• Record your mistakes and how you learned from them: an inventor’s logbook proves the idea and each iteration is legally your own, as well as gives a history and context to your idea. 
  • Even if you think you have a good idea, try to see if you can make a better one.
  • If not, then you can explain to others that you have the best idea possible.

Getting clients

Create a rough draft of your pitch.

A pitch is a story behind your idea and its significance.

All pitches that you end up delivering should be a conversation with your client.

But for now, create a story behind your idea to give yourself some working material.

You could write it down, talk it over with a trusted advisor, make a presentation, or even craft an abstract storyboard. A pitch addresses

  • what problem you want to solve
  • how your idea solves that problem
  • how to implement your idea
  • what you expect the payoff of this implementation to be.

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Write down your hard boundaries.

These are limitations that you are not willing to overstep to sell this idea.
Including your reservation price, which is the least amount of profit you are willing to make before you walk away from a deal.

Hard boundaries might include:

  • A timeline: how much time are you willing to dedicate to this idea?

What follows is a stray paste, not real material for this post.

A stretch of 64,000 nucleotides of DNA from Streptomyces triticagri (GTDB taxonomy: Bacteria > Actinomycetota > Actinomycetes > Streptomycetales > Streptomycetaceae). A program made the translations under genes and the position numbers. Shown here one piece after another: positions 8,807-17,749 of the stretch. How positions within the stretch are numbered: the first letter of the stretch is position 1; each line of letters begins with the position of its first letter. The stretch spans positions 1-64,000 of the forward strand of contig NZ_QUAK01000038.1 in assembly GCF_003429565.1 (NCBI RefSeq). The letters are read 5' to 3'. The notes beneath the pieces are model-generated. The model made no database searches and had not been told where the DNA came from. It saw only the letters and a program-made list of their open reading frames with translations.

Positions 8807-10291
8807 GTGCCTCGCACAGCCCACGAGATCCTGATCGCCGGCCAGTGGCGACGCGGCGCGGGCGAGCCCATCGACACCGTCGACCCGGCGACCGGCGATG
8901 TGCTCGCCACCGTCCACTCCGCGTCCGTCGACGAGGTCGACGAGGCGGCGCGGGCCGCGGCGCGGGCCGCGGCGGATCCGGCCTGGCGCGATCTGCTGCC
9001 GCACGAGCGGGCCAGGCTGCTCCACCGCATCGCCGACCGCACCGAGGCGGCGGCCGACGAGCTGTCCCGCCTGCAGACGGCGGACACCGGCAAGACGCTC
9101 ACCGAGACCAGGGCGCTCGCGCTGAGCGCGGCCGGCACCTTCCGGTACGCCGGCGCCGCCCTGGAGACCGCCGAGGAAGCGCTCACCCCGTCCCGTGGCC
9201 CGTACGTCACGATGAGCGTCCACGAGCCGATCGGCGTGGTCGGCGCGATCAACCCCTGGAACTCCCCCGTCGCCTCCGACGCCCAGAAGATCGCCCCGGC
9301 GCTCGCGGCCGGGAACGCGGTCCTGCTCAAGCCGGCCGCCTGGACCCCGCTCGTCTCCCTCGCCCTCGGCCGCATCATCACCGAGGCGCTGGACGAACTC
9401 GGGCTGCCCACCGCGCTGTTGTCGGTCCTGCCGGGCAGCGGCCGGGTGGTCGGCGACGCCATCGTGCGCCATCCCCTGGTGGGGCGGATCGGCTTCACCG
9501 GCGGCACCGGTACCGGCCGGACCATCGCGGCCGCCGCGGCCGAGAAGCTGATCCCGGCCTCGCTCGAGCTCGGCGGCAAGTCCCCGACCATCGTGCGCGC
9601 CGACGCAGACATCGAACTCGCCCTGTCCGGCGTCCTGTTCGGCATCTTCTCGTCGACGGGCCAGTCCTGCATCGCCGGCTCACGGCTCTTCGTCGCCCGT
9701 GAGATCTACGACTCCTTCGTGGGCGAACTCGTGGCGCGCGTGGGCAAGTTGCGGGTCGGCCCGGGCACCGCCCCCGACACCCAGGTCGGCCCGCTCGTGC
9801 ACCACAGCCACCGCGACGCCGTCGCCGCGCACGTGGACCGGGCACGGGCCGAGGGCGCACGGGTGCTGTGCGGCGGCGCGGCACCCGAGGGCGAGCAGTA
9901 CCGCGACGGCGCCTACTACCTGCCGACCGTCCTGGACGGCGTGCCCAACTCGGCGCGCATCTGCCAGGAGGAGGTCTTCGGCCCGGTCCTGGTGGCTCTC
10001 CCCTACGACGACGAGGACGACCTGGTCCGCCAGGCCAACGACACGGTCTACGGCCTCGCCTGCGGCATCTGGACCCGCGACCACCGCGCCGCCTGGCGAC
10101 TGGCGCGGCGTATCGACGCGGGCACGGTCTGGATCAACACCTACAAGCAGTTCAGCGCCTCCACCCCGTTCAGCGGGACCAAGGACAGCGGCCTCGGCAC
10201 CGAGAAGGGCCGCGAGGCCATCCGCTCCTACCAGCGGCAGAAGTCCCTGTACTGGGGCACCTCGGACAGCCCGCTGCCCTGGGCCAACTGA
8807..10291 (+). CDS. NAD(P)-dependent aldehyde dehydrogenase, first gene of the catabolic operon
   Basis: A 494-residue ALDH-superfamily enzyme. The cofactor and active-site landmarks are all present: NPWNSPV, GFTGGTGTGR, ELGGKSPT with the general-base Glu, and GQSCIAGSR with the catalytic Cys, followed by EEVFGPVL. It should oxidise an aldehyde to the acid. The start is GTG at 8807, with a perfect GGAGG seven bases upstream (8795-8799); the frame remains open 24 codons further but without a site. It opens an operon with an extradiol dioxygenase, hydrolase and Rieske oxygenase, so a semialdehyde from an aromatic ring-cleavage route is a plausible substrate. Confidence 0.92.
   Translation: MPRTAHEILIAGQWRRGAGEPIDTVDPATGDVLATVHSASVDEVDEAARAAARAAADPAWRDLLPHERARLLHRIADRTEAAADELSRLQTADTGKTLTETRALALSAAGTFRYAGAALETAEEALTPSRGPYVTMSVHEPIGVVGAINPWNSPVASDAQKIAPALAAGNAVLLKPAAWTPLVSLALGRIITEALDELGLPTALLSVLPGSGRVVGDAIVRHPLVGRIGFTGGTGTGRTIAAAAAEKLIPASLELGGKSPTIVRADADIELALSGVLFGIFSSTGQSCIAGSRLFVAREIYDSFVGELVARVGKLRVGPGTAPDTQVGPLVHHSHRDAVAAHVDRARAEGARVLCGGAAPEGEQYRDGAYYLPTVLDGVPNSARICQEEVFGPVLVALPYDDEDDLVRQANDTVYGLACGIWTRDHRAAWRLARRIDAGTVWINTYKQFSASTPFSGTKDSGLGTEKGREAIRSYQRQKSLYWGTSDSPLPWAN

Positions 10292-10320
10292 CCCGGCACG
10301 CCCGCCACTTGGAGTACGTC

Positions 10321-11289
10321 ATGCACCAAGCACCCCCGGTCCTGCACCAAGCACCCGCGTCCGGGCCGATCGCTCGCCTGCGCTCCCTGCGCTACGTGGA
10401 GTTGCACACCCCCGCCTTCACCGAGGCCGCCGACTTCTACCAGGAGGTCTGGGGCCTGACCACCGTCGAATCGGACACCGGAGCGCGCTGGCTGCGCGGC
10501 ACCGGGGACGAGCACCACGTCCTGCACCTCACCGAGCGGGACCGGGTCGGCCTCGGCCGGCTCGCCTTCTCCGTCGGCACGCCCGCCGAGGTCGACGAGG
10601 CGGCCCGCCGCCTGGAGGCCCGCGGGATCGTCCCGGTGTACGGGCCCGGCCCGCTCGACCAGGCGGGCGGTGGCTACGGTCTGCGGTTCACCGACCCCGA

• Industries: are there any companies or industries you are not willing to work with?
  • Finances: how little money will you be happy with, and how much money are you willing to take?
  • Values: what of your idea and beliefs are you willing to change to sell?
  • Do you care most about the impact, profit, or relevance of your idea?

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Start a list of potential buyers.

You can find them through word of mouth, online research, industry connections, and personal connections.

  • Keep the longer list of potential buyers in case you have to go back and adjust your strategy
  • Keep an open mind. Look at companies that are growing or failing.
  • Use personal connections to open conversations with buyers.
  • Know whether you plan to sell your idea once to one buyer or multiple times to competing buyers.

Research your list of buyers and edit it accordingly.

Personal connections help a lot, including the industry experts who helped you earlier in the process.
Cold calling and emailing can also be effective.
Listen to the opinions of those who turn down your product.
And see if you need to improve your product or target different buyers.

Be persistent.

Selling is hard, and selling a young idea is harder.
Especially when you are trying to sell to a stranger or large company.
You should continue to try to sell your idea even in the face of rejection.

Set up a meeting.

Once you are in contact with an interested buyer (either another individual or a firm).
You can communicate further about your idea and its value.